Microsoft has started testing its Project xCloud game streaming service for Windows 10 PCs this week. The software giant is making the preview version, which lets you stream Xbox games to a PC, available to all Microsoft employees. The Verge has been able to obtain exclusive screenshots of how xCloud will work on PCs.
Microsoft has developed an Xbox Game Streaming app for Windows 10 that will be available in the Windows Store. Much like the Android or iOS versions, the app requires a Bluetooth Xbox One controller, a Microsoft account, and a good internet connection. The PC app will also support streaming games from an Xbox One console locally or remotely, instead of using Microsoft’s xCloud server blades.
There are a variety of games available to Microsoft employees to test, but the app is currently limited to 720p streams for now. “This internal preview is running at 720p resolution with 1080p just around the corner,” reveals an internal Microsoft support note.
The experience is very similar to what is available on Android and iOS, even down to the user interface and the way you access and stream games. It certainly looks ready to be tested broadly, and it’s likely that Microsoft will roll this out to external Xbox testers soon.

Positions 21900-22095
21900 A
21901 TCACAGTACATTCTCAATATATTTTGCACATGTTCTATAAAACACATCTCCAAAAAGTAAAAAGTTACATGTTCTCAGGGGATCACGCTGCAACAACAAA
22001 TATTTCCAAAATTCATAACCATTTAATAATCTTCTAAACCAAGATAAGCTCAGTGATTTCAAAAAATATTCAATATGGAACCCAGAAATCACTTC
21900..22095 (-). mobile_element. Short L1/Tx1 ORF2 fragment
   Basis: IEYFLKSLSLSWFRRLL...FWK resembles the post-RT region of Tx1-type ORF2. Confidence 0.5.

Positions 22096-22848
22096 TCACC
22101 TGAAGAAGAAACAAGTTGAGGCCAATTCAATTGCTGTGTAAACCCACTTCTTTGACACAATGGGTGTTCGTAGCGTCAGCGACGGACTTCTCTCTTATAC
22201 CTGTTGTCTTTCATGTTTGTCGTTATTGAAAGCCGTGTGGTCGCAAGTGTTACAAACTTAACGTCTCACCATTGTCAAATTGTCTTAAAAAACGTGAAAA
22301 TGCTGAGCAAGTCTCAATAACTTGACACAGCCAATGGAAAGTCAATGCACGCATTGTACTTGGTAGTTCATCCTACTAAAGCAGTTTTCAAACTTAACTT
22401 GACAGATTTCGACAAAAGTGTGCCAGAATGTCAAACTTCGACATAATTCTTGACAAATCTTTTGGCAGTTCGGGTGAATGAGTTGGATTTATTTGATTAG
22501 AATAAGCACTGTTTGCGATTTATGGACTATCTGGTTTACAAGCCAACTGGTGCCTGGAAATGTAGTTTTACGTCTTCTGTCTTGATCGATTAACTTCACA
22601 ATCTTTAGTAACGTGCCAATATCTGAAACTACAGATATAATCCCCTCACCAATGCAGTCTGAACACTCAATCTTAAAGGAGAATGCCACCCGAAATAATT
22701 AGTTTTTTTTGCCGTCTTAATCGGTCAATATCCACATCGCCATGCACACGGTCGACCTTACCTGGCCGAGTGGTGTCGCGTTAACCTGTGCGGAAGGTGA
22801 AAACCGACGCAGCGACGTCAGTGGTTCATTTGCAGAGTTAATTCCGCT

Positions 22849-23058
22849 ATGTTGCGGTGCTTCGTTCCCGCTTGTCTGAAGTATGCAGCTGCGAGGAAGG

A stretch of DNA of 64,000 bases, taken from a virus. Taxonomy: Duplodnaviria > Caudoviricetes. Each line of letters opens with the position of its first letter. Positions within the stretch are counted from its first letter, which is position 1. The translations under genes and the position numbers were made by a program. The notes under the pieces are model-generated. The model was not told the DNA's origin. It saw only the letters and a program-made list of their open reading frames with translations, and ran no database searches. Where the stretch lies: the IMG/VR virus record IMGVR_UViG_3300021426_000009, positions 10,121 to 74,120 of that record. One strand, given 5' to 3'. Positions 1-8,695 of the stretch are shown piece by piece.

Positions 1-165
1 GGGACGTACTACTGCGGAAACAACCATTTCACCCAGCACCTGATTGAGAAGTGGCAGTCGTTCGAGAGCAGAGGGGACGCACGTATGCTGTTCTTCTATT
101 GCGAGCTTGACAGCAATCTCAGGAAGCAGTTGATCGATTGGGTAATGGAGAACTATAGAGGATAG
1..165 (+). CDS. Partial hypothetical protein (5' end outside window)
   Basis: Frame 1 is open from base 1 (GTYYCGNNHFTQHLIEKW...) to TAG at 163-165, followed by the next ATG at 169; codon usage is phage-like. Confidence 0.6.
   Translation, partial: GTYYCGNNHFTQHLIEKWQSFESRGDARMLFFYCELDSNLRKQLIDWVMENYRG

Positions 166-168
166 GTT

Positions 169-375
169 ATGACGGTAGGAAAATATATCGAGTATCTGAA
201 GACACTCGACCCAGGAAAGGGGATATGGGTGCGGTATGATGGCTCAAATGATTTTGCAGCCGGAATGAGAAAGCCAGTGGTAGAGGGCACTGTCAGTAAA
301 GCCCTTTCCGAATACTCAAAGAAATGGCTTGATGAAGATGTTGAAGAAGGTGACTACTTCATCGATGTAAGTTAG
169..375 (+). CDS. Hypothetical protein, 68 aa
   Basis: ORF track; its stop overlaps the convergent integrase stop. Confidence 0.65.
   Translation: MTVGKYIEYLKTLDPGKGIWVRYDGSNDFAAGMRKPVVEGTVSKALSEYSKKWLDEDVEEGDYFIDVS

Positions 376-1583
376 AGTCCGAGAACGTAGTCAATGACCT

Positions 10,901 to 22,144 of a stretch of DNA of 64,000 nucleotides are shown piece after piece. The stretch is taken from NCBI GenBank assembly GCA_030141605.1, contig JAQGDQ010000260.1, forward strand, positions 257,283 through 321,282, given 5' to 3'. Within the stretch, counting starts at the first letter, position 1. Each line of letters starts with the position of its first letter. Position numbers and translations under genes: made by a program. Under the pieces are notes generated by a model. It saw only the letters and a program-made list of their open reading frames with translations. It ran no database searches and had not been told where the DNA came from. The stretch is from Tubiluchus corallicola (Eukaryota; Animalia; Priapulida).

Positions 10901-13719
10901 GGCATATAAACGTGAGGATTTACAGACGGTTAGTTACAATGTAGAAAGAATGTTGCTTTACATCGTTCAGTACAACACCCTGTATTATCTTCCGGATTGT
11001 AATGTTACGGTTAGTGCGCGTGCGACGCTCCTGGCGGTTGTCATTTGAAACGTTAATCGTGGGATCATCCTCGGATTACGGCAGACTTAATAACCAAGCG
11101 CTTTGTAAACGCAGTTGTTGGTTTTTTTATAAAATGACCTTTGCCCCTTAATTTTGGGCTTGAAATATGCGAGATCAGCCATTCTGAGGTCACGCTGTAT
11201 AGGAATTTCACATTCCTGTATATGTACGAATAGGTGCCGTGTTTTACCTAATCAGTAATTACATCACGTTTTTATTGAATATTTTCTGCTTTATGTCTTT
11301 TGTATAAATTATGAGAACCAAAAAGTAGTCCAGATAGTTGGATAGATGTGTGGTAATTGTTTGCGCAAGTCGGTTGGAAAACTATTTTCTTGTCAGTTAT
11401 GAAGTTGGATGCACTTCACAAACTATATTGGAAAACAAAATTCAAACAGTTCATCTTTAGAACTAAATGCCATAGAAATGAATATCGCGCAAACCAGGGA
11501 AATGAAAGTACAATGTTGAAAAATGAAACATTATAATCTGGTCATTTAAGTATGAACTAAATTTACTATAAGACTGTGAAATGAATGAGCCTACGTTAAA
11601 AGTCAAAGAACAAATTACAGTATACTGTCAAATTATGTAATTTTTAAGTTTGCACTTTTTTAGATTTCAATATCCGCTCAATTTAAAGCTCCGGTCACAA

Microsoft also recently upgraded its xCloud server blades to include eight Xbox One S consoles in a single server instance. That’s up from the four the company was previously testing.
Microsoft is now working to eventually transition these xCloud servers to the Xbox Series X processor. This next-gen processor is far more powerful and capable of running four Xbox One S game sessions simultaneously on a single chip. It also includes a new built-in video encoder that is up to six times faster than the current external encoder that Microsoft uses on existing xCloud servers.
Microsoft has committed to launching xCloud this year, with PS4 controller support and this Windows 10 streaming on the way. The Xbox maker is planning to integrate Project xCloud with Xbox Game Pass later this year, allowing players to stream games from the company’s subscription service directly from the cloud.